STATUS: Retired, Out-of-Service
MANUFACTURER(S): Fairey Aviation Company, Ltd - UK
OPERATORS: Australia; Canada; Denmark; Ethiopia; India; Netherlands; Sweden; Thailand; United Kingdom
LENGTH: 37.57 feet (11.45 meters)
WIDTH: 44.46 feet (13.55 meters)
HEIGHT: 13.62 feet (4.15 meters)
WEIGHT (EMPTY): 9,771 pounds (4,432 kilograms)
WEIGHT (MTOW): 14,054 pounds (6,375 kilograms)
ENGINE: 1 x Rolls-Royce Griffon IIB V-12 inline piston engine developing 1,735 horsepower driving a three-bladed propeller unit at the nose.
SPEED (MAX): 316 miles-per-hour (509 kilometers-per-hour; 275 knots)
RANGE: 1,305 miles (2,100 kilometers; 1,134 nautical miles)
CEILING: 28,002 feet (8,535 meters; 5.30 miles)
RATE-OF-CLIMB: 1,740 feet-per-minute (530 meters-per-minute)
Detailing the development and operational history of the Fairey Firefly Carrier-Borne Fighter / Strike-Fighter Aircraft.
Entry last updated on 9/11/2018.
Authored by Staff Writer. Content ©www.MilitaryFactory.com.
The Fairey Firefly navy monoplane fighter formed a critical component for the British Royal Navy's (RN) Fleet Air Arm (FAA) throughout the latter years of World War 2 (1939-1945) and beyond. From the period spanning 1941 until 1955, some 1,702 aircraft were built across a plethora of variants, both major and minor. The fighter was eventually taken on by powers outside of the United Kingdom and this list went on to include Australia, Canada, India and Thailand (among others). The final forms were operated well into the 1960s despite their wartime vintage.
The Firefly was born from an FAA requirement of 1938 seeking an all-modern, two-seat reconnaissance-minded navy fighter to succeed its aging line of Fairey Fulmars of 1940 origin - this other aircraft regarded as an interim measures at best. Specification N.5/40 was eventually drawn up in 1940 to cover the new design. Fairey Aviation returned with its proposal for a two-seater and, in June of 1940, the RN placed an order for 200 before the aircraft had even physically materialized - such was the need and "blank check" approach to many wartime aircraft designs. At least three flyable prototypes were contracted for.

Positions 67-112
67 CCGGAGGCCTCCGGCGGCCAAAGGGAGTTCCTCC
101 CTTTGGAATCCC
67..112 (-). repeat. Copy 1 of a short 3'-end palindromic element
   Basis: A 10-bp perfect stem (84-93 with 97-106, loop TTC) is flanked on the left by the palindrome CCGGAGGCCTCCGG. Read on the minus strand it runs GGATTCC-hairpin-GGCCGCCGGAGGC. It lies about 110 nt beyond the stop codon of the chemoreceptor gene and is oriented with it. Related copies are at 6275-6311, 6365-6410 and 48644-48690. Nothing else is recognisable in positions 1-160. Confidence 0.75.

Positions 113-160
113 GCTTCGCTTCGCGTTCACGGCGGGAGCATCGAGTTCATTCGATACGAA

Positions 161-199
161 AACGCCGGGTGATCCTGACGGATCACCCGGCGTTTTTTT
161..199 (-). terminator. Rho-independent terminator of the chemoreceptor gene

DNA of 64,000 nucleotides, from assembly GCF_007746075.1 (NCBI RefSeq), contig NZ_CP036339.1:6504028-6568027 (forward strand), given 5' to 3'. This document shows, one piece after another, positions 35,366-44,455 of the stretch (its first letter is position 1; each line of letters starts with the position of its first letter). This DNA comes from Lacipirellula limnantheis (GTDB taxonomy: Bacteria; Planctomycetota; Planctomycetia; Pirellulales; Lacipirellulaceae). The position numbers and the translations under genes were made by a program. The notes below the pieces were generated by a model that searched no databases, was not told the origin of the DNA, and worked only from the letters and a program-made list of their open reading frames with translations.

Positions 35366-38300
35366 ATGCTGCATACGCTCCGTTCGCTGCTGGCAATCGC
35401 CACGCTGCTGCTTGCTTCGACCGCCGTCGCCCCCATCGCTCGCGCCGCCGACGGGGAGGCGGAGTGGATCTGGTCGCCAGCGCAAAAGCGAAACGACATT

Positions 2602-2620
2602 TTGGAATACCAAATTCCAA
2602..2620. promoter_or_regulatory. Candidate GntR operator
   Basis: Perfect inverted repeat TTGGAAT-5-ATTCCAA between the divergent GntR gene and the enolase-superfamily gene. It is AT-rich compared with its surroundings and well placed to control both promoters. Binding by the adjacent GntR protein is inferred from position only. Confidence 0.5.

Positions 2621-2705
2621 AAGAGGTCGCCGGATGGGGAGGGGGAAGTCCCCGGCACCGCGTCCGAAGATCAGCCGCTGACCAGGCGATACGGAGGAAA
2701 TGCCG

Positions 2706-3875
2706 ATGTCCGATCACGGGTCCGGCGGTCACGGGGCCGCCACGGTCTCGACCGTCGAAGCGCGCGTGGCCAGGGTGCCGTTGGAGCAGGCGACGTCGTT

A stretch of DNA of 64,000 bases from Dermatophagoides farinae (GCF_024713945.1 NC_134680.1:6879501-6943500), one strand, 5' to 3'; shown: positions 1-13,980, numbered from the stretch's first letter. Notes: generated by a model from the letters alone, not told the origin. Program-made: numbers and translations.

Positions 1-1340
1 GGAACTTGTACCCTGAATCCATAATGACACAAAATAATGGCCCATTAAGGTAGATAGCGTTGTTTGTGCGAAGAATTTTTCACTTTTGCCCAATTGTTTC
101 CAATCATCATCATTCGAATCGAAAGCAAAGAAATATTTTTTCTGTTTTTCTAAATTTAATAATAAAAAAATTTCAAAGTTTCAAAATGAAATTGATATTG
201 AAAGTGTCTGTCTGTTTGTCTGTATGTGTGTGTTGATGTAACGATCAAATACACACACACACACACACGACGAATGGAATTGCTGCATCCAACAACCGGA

H.E. Chaplin was credited with design of the new monoplane seating its crew of two in tandem, though in separate, cockpits. The engine was at the nose in the usual way and drove a three-bladed propeller. The tail unit was conventional and featured a single, rounded vertical fin coupled with a pair of mid-mounted horizontal planes (placed noticeably ahead of the rudder plane). A tail-dragger undercarriage was used for ground-running and an arrestor hook fitted for carrier landings. Additional carrier qualities included folding wings and a reinforced undercarriage system. Primary armament centered on 4 x 20mm Hispano automatic cannons with two guns fitted per wing and provision was had to carry bombs into combat - though at a reduction in performance. The powerplant-of-choice became the famous Rolls-Royce "Griffon" IIB series inline piston engine which offered the necessary performance figures of this streamlined design.
While heavier than the Fulmar it was intended to replace, the new fighter was certainly more powerful, agile and capable. A prototype went airborne for the first time on December 22nd, 1941 and pilots soon learned to appreciate the forward position of the cockpit, this ahead of the wing mainplanes, as it offered relatively good vision when ground-running.
Having passed its requisite tests and evaluations, the project graduated to become the "Firefly" in service when formally adopted in 1943. It saw its first taste of combat during war year 1944 and, by this time, the line was evolved to carry more than cannons and bombs for it could be used as precision strike platform through launching aerial rockets. Its first assignment was on the aircraft carrier HMS Indefatigable and first operations were off the coast of enemy-held Norway. Before long, the series was fielded in number across the Far East Theater of War as well.